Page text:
By Cheryl Morgan
At the beginning of Umberto Eco’s The Mysterious Flame of Queen Loana the novel’s central character, Giambattista ‘Yambo’ Bodoni wakes up in hospital. It appears that he has suffered a stroke. He cannot remember any of his life before he was taken ill, but he can remember every book he ever read.
The doctor asked me what first came to mind when I woke up. I wrote: "When Gregor Samsa woke one morning, he found himself transformed in his bed into an enormous insect."
When Dr. Gratarolo asks Yambo his name, the patient replies, "My name is Arthur Gordon Pym." Realizing this is wrong, he tries again: "Call me… Ishmael?"
If you are beginning to think that this plot device is a transparent excuse for Eco to show off his vast erudition then you would be quite right. Eco spends an awful lot of time talking about books in Queen Loana. But he does so in interesting ways, and the memory loss excuse is put to other, profitable, uses as well.
Yambo, it turns out, is a bit of a cad. His best friend tells him that he has had a string of affairs, though embarrassingly Yambo can’t remember any of the women involved, even when he encounters them in the street. Because the book is written from Yambo’s point of view, this philandering is viewed by his long-suffering wife, Paola, and his two adult daughters, as further evidence of his substantial masculine charm. What they actually thought of him is not recorded.
However, Paola clearly retains some affection for Yambo and, being a psychologist, she tries to help him regain his memories. At his suggestion, he returns to his childhood home in a country village where, by one of those handy coincidences that are allowed to happen in mainstream novels but would probably be greeted with derision in SF, all of his youthful possessions have been carefully preserved by a faithful old woman retainer who appears to be the Italian equivalent of a Mummerset character.
This is where the book gets interesting, for two reasons. The first is that, being a fairly normal boy of his time, Yambo spent a lot of time reading comics and adventure books. Thus Eco stops talking about Kafka, Poe and Melville and instead turns his attention to the great pulp heroes of the early 20th century. We get to learn about Sandokan, Fantômas, Mandrake the Magician and, of course, Flash Gordon. Even the Queen Loana of the title turns out to be a She-like character from a pulp adventure story. Because he can get away with this sort of thing, Eco has spent a lot of time researching book covers and the like, and fills his novel with color illustrations of Yambo’s childhood delights.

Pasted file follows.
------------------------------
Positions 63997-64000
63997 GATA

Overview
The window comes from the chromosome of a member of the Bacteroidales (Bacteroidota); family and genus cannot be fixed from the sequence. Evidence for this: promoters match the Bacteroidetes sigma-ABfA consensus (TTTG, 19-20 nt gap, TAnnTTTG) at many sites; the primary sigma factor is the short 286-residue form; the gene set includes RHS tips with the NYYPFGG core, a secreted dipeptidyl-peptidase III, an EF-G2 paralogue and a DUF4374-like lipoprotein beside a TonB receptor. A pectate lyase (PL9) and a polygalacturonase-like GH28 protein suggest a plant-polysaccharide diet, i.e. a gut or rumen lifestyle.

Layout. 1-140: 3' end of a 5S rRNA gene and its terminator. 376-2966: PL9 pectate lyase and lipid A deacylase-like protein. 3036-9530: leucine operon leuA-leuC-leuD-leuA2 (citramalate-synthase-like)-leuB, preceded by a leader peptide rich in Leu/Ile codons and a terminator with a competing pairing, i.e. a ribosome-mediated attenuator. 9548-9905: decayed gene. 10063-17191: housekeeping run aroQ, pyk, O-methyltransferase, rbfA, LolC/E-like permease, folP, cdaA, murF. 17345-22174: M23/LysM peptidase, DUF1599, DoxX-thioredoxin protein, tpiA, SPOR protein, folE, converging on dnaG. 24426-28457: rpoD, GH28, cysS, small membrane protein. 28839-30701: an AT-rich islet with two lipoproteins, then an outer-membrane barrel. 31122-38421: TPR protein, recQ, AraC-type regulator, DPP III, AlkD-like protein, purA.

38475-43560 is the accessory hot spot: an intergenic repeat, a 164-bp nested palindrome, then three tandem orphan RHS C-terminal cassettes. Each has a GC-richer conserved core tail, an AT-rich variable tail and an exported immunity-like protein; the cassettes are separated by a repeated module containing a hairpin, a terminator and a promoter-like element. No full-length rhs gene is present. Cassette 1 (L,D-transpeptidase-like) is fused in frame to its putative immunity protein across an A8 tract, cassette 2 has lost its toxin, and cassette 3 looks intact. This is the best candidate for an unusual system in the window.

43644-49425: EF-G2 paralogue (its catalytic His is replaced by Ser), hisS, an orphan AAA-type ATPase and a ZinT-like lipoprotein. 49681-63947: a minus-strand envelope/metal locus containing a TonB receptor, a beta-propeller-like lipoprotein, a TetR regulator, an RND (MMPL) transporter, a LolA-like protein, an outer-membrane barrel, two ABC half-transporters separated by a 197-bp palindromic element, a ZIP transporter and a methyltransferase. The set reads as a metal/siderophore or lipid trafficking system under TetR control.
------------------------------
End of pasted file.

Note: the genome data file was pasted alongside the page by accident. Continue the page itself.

The other area of interest is that Yambo does not grow up in the home of pulp literature, the United States, he grows up in an Italy that is succumbing to the lure of Fascism and is about to enter World War II on the side of Nazi Germany. This results in a certain amount of alternate history writing on the part of Italian publishers. Buffalo Bill, we learn, was not really called William Cody, he was an Italian immigrant called Domenico Tombini who was, coincidentally, born in Romagna, just like Mussolini. Only Mickey Mouse, it turns out, was so closely associated with the hated Americans that he had to suffer an unfortunate and terminal accident rather than be reclaimed with Italian parentage.
The book paints a convincing tale of how Yambo’s family, whilst opposed to the Fascists, are unable to do much positive with their political convictions as they are in no position to take to the hills with the partisans. The best they can do is to prevent young Yambo, a voracious reader even then, from taking everything he sees at face value. For example, the adult Yambo discovers copies of a magazine called Defence of the Race:
They contained photos that compared aborigines to an ape and others that revealed the monstrous consequences of crossing a Chinese with a European (such degenerate phenomena, however, apparently occurred only in France). They spoke highly of the Japanese race and pointed out the unmistakable stigmata of the English race — women with double chins, ruddy gentlemen with alcoholic noses — and one cartoon showed a woman wearing a British helmet, immodestly covered with nothing but a few pages of the Times arranged like a tutu: she was looking in the mirror, and TIMES, backwards, appeared as SEMIT.
As he grows up, little Yambo learns what the word ‘Jew’ means, and what happened to that nice Signor Ferrara who taught him to play marbles.
Inevitably, however, the book returns to the subject of sex. We are, after all, dealing with an old man reminiscing about his childhood and adolescence. I mean, why would a young boy read Flash Gordon comics if not to see pictures of Dale Arden and Princess Aura wearing those strange, futuristic clothes that seemed to involve so much less fabric than was worn by one’s mother and her friends.
Ultimately The Mysterious Flame of Queen Loana is embarrassing, as only old men looking back on their childhood can be. But before it gets to that stage the book gives us a fascinating (and hopefully not too glamorized) look at life in wartime Italy. It also treats pulp fiction with a warmth and affection that must have left many mainstream critics cringing. For that I can forgive Eco a lot.